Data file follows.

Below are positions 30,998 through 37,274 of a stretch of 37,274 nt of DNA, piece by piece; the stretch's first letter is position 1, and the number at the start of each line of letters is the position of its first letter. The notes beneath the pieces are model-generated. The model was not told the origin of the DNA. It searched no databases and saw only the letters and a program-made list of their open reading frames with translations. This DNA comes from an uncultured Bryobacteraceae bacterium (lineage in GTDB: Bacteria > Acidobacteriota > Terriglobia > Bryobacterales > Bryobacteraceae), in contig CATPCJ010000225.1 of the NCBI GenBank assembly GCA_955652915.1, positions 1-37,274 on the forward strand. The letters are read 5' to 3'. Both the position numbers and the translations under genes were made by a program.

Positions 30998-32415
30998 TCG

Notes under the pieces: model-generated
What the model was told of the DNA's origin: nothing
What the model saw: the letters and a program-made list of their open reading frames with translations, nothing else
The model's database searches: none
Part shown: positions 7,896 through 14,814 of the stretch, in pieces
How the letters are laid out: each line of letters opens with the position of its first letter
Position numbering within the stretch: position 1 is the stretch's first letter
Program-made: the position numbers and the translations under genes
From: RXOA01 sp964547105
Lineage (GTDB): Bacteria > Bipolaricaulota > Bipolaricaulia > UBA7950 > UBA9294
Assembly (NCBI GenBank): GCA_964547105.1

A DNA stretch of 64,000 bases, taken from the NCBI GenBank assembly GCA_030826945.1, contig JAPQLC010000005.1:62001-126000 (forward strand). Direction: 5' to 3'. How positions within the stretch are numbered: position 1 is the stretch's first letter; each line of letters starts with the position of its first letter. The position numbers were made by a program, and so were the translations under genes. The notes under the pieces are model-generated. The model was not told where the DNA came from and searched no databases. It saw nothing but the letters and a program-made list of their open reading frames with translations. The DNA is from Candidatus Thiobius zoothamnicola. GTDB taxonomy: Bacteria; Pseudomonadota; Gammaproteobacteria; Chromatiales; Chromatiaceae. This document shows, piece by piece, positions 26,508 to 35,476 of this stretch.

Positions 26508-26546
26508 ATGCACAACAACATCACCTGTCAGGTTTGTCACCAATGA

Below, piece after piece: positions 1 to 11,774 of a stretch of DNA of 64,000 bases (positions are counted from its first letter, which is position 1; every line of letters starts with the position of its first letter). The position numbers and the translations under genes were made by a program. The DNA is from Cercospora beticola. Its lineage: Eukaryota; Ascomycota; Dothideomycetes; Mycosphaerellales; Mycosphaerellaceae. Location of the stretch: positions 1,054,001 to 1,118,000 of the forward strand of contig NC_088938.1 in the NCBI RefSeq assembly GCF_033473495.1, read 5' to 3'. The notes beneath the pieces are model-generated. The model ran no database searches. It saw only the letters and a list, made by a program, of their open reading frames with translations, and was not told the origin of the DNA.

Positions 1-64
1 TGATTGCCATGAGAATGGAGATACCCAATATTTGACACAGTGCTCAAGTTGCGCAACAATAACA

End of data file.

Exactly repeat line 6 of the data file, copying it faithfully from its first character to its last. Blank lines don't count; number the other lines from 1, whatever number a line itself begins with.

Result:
What the model saw: the letters and a program-made list of their open reading frames with translations, nothing else